Sanders said that the district’s fund balance is between $5 million and $6 million; by law, it can’t be more than 4 percent of the next year’s budget. Sanders said that, with the additional money, he believed the fund balance would still be under that mark.
Board member Barbara Fraterrigo asked if $30,000 or so could be used to hire back a German teacher who was let go because of budget cuts. Sanders replied that would not be possible as the expenditure side of the budget is set by what the voters passed.
Board member Richard Weisz said that, if the board had known before the vote what the assessments would be, it could have had $400,000 more to spend.
“Don’t we have a stupid system?” he asked, noting the foreign-language program at the elementary level could have been saved, and the Friends of Guilderland Athletics wouldn’t have to work so hard to raise half the funds for freshman sports.
Board member Allan Simpson made an argument similar to the one he had made the year before that the money should be returned to the taxpayers. He pointed out that the additional money in the fund balance wasn’t used last year.
Sanders responded that next year, the district would lose federal money and aid from the state for its conversion to full-day kindergarten; he also said that investment earnings are down.
“There are a lot of people struggling right now,” said Simpson. “I know people where every nickel counts, [where it’s] hard to put food on the table.”
“For me,” countered Weisz, “this is an edge on four jobs for next year…I would prefer to have a cushion. If the only way to meet our budget is to lay off staff, it would make me sad.”
Last year, when setting the tax rate, the board was presented with two choices save the extra money since, again, assessments had been higher than expected, or return it all to the taxpayers. The district recommended saving the surplus. Simpson alone had favored returning the extra money to the taxpayers; this year, Emilio Genzano joined him.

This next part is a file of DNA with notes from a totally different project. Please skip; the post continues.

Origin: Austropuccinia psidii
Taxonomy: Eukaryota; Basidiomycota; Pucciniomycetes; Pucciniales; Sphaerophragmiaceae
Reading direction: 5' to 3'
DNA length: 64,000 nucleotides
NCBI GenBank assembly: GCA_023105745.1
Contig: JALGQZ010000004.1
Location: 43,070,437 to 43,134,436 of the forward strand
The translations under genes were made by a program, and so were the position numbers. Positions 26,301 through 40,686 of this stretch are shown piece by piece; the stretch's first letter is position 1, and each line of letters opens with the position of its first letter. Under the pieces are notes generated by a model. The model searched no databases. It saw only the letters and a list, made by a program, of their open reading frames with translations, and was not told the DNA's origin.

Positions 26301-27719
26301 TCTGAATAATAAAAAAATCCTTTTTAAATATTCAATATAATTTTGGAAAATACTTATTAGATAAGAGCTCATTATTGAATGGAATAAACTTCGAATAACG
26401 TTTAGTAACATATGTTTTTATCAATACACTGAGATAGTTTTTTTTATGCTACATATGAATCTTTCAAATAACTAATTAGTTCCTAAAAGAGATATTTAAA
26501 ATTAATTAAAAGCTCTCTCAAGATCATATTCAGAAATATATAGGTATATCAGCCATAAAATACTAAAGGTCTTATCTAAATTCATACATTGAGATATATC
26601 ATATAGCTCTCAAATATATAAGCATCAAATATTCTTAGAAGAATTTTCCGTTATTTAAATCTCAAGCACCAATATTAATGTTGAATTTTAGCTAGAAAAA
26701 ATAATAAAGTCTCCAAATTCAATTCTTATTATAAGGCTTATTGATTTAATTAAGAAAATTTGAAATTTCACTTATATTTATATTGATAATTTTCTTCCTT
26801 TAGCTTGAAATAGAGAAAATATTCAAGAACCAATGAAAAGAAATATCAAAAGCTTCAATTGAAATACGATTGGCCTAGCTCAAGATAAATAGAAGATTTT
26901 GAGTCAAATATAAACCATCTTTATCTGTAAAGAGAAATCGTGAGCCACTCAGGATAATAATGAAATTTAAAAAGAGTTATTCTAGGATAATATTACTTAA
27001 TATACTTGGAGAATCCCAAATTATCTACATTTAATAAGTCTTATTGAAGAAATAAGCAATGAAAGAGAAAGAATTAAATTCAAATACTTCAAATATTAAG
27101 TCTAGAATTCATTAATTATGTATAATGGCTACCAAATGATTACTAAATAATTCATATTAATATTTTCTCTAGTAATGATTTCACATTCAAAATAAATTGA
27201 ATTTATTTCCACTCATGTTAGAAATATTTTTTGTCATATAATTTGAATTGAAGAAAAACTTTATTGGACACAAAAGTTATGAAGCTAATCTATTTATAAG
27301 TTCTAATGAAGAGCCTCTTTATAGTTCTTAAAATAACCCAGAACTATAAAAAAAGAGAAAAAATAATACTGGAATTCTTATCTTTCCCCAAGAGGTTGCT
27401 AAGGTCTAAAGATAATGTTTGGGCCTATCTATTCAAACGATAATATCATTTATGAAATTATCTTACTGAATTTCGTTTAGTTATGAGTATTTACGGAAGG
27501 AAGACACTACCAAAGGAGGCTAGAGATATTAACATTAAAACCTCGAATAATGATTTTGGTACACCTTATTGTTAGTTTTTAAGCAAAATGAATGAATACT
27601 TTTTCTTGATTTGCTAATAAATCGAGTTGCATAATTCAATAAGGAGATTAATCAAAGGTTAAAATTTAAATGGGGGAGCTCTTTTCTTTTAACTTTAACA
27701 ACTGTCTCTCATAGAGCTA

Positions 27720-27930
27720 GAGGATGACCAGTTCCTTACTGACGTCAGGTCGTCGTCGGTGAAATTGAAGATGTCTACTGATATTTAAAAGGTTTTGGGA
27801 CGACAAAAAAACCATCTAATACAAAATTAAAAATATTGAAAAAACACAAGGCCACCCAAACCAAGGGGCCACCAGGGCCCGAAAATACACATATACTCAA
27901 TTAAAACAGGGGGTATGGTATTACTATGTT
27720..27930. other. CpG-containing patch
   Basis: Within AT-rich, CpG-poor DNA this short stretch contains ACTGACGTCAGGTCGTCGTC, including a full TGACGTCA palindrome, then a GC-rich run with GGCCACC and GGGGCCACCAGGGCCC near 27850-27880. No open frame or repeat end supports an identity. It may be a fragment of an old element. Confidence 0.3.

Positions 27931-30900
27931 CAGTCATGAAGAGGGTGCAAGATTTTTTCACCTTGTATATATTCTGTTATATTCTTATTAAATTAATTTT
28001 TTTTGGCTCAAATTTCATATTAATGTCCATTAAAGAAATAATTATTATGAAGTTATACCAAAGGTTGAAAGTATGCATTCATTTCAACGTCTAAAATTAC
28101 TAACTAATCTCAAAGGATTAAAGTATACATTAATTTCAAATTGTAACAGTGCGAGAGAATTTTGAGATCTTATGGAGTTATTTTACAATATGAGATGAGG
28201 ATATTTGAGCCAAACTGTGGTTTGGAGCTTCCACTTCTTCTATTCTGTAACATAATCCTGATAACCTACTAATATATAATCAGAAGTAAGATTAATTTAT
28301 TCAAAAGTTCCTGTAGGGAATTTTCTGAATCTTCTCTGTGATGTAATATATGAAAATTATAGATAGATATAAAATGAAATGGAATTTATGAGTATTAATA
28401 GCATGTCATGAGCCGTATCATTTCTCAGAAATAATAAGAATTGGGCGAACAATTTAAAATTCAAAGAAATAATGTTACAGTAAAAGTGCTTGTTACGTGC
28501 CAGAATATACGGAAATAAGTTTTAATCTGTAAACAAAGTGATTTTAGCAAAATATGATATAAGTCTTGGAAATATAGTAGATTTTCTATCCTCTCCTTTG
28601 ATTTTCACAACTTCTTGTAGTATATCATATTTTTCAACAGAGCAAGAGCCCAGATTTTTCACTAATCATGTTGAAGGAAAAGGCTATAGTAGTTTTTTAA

The year before that, again presented with the choice of either returning extra money to the taxpayers or saving it, the board voted, 6 to 1, to use the money from rising Guilderland property assessments to reduce the tax rate to $19.34 per $1,000. That was the first time in memory that Guilderland school taxes went down. The district had recommended decreasing the taxes.
This year, the district recommended a third, middle-ground option and the board majority voted for the district recommendation as it had in the previous two years.
Although Guilderland is the dominant town in the district, small parts of three other towns Bethlehem, New Scotland, and Knox also lie in the Guilderland School District. Since each town assesses property differently, the state sets an equalization rate to level the paying field.
In Guilderland, which has an equalization rate of 86 percent, residents will pay $20.68 per $1,000 of assessed value, an increase of 3.23 percent, or 65 cents over last year.
In Bethlehem, which has an equalization rate of 97 percent, residents will pay $18.39 per $1,000, an increase of 4.68 percent, or 82 cents more per $1,000 than last year.
In New Scotland, which has an equalization rate of 96 percent, residents will pay $18.58 per $1,000, an increase of 2.50 percent, or 45 cents per $1,000.
In Knox, which hasn’t revalued properties town-wide in years, the state set the equalization rate at 57 percent so residents will pay $31.30 per $1,000, an increase of 4.68 percent or $1.40 per $1,000 of assessed valuation.